EastEnders worked closely with Samaritans on this week’s storyline, featuring the return of Sean.
“The return of Sean Slater gives us a unique opportunity to explore two different aspects of mental health: on the one hand, the results of a long-term and untreated depression; and on the other, a person who has had a lifetime of trying to understand the delicate balance of their own mental health – and is coming out winning.
“The story is beautifully and intelligently played by Robert Kazinsky and Gillian Wright, both of whom cared deeply about getting it right, prompting discussion, and making a difference.” – Kate Oates, Head of Continuing Drama, BBC
Sean made a surprise return to Walford last week after finding out that his mum, Jean, played by Gillian Wright, had been diagnosed with ovarian cancer. In tonight’s episode (Monday 29th April) viewers saw Sean returning to Albert Square intent on putting his previous wrongdoings, right.
However, after a tense confrontation with Jack Branning (Scott Maslen), Sean discovered that his ex-wife, Roxy, died two years ago. Stunned by the news, it soon became clear to viewers that Sean has been contemplating taking his own life.
Later this week viewers will learn that Sean has been struggling with a secret that he has been hiding for years and as he opens up to his mum, and sister, Stacey, the impact the secret has had on him is evident. The BBC One soap consulted Samaritans as it was keen to portray Sean’s storyline as sensitively as possible.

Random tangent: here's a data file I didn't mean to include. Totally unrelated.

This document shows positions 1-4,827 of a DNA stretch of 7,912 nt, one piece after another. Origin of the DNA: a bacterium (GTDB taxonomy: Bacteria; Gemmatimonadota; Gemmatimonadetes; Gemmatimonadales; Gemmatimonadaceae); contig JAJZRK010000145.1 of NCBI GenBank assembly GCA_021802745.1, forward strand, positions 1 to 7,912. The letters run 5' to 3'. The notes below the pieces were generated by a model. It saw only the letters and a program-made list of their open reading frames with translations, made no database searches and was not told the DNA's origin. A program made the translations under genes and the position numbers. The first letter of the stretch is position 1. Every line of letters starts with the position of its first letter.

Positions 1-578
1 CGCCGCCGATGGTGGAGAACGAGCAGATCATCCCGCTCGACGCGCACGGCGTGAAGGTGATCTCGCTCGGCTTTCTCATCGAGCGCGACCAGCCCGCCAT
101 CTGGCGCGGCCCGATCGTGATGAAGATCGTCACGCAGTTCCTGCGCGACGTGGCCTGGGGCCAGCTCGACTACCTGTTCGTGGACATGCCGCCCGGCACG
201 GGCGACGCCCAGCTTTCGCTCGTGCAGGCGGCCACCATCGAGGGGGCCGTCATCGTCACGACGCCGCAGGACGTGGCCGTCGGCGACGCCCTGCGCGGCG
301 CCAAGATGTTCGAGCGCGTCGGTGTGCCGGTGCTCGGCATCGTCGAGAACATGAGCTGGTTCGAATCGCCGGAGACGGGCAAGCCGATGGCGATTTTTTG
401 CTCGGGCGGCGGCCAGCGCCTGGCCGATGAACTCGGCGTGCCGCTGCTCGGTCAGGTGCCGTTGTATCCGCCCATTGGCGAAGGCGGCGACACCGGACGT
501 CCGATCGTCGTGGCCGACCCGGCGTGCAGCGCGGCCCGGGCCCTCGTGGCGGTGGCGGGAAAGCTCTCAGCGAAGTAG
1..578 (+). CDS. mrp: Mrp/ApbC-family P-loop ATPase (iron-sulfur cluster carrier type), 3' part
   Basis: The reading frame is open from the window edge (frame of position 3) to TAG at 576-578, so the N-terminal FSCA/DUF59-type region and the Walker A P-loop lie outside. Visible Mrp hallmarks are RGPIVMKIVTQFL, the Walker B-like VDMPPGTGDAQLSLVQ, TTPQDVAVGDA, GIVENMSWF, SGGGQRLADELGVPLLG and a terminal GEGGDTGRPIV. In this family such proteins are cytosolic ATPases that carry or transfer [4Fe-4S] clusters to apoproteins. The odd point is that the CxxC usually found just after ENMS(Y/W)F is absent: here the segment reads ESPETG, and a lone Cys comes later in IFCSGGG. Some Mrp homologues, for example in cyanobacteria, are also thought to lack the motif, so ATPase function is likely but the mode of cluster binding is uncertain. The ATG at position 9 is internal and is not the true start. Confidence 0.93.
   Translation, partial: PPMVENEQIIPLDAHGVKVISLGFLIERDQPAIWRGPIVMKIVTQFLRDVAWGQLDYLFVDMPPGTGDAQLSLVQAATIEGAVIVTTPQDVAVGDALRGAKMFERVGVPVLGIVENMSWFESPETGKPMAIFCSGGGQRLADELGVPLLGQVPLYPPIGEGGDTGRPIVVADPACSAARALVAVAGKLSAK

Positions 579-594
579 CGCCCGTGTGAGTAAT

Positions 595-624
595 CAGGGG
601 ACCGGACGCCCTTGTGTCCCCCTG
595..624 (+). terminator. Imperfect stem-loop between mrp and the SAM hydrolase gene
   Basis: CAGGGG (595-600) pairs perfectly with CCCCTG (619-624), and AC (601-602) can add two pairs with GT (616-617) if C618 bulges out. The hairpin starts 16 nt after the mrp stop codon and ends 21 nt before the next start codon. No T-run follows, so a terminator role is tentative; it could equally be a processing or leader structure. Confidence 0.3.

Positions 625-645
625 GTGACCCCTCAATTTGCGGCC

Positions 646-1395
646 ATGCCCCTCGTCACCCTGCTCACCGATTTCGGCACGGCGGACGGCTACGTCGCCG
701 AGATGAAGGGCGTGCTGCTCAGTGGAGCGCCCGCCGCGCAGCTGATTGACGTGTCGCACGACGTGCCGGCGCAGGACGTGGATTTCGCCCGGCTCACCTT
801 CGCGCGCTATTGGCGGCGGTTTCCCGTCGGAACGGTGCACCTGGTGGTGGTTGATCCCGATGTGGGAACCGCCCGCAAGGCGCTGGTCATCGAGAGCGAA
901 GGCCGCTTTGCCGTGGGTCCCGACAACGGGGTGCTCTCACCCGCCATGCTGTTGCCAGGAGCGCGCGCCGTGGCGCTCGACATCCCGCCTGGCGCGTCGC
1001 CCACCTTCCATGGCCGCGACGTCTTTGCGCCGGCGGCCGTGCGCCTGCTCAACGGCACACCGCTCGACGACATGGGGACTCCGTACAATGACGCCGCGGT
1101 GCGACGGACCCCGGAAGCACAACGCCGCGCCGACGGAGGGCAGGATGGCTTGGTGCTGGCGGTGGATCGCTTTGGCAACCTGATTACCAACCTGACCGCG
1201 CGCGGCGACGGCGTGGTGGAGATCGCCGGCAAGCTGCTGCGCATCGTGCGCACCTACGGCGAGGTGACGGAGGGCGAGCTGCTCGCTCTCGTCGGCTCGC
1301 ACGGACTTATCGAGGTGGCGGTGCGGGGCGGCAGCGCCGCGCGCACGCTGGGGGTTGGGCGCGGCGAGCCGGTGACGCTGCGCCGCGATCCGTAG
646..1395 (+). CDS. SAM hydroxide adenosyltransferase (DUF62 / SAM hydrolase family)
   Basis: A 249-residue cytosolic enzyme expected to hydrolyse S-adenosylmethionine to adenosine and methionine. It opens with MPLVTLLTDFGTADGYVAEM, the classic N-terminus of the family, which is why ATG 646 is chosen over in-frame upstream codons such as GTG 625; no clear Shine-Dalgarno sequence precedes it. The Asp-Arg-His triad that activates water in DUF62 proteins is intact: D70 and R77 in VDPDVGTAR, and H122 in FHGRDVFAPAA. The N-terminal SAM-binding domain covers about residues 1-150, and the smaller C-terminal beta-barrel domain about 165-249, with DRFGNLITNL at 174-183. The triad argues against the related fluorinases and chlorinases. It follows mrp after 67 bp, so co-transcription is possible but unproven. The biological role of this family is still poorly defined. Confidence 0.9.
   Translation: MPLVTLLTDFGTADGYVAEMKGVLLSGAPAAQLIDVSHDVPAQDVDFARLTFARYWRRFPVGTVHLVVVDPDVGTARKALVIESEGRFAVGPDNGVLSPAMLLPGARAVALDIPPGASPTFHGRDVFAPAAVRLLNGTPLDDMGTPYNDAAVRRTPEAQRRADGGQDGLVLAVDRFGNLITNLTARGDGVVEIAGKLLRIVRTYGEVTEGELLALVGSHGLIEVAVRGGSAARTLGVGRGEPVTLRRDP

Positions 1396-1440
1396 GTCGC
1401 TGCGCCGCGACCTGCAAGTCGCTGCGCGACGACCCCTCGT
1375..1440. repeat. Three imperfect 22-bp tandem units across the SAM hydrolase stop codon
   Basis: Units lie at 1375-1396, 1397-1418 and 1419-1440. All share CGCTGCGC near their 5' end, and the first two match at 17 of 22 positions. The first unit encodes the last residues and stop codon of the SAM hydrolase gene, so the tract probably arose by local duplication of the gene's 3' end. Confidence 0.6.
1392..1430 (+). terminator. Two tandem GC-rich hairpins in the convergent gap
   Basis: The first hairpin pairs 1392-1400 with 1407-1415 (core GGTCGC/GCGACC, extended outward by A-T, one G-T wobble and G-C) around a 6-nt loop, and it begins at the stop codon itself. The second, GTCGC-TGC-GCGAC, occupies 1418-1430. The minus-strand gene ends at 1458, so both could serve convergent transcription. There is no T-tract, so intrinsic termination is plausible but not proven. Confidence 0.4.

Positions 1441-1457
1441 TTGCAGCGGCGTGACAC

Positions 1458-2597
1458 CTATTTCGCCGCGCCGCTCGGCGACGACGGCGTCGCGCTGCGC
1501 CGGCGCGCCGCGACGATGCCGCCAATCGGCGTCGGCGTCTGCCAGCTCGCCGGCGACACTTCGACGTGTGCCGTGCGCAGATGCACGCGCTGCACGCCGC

“Given the sensitivities with covering the topic of suicide, we were pleased that EastEnders worked with us on Sean’s storyline. It’s important that we raise awareness of the issues surrounding suicide and drama can play a powerful role in this. Carefully developed storylines can help to generate discussion and can prompt viewers, who may be suffering in silence, to speak out and seek help.
“Sean’s story particularly highlights the importance of talking about our feelings, when we’re struggling to cope. If you’re worried about a friend you think may be struggling it’s alright to ask them if they’re ok, for some it can be a huge relief to know that someone’s spotted they may be going through a difficult time and they’re there to listen.” – Lorna Fraser, Samaritans’ Media Advice Service
Samaritans was founded in 1953 by Dr Chad Varah CH CBE as a point of contact for UK and Ireland citizens in emotional distress. It was the world’s first 24 hour telephone helpline and has expanded from one man and a phone, more than 60 years ago, to 20,665 volunteers, in 201 branches, answering more than five million calls for help, today.
The charity undertakes research into suicide and issues around emotional health and, in addition to the helpline service, provides face-to-face support at its branches and confidential support over email. Samaritans also undertakes outreach at festivals and other outdoor events and trains prisoners as “Listeners” to provide support within prisons.
The charity’s vision is that fewer people will die by suicide. Visit Samaritans.org for more information.